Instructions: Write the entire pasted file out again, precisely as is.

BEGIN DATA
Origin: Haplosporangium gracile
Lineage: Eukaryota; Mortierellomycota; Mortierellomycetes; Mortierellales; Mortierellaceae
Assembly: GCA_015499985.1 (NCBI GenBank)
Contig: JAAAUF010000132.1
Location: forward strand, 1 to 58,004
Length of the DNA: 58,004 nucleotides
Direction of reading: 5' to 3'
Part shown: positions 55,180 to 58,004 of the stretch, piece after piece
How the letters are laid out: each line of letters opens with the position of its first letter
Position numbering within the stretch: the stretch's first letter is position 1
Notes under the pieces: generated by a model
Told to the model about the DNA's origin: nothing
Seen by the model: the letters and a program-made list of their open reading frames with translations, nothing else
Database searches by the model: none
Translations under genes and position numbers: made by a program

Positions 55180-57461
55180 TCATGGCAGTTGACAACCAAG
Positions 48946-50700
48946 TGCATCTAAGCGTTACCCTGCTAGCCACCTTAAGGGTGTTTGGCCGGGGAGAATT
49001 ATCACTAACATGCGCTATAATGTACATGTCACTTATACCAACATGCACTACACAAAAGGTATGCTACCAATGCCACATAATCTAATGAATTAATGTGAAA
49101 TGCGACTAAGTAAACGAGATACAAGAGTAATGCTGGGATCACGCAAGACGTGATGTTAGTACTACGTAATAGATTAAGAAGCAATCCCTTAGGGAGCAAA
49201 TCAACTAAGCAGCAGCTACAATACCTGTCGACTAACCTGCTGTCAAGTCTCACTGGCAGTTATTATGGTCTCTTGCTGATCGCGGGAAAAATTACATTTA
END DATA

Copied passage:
Origin: Haplosporangium gracile
Lineage: Eukaryota; Mortierellomycota; Mortierellomycetes; Mortierellales; Mortierellaceae
Assembly: GCA_015499985.1 (NCBI GenBank)
Contig: JAAAUF010000132.1
Location: forward strand, 1 to 58,004
Length of the DNA: 58,004 nucleotides
Direction of reading: 5' to 3'
Part shown: positions 55,180 to 58,004 of the stretch, piece after piece
How the letters are laid out: each line of letters opens with the position of its first letter
Position numbering within the stretch: the stretch's first letter is position 1
Notes under the pieces: generated by a model
Told to the model about the DNA's origin: nothing
Seen by the model: the letters and a program-made list of their open reading frames with translations, nothing else
Database searches by the model: none
Translations under genes and position numbers: made by a program

Positions 55180-57461
55180 TCATGGCAGTTGACAACCAAG
Positions 48946-50700
48946 TGCATCTAAGCGTTACCCTGCTAGCCACCTTAAGGGTGTTTGGCCGGGGAGAATT
49001 ATCACTAACATGCGCTATAATGTACATGTCACTTATACCAACATGCACTACACAAAAGGTATGCTACCAATGCCACATAATCTAATGAATTAATGTGAAA
49101 TGCGACTAAGTAAACGAGATACAAGAGTAATGCTGGGATCACGCAAGACGTGATGTTAGTACTACGTAATAGATTAAGAAGCAATCCCTTAGGGAGCAAA
49201 TCAACTAAGCAGCAGCTACAATACCTGTCGACTAACCTGCTGTCAAGTCTCACTGGCAGTTATTATGGTCTCTTGCTGATCGCGGGAAAAATTACATTTA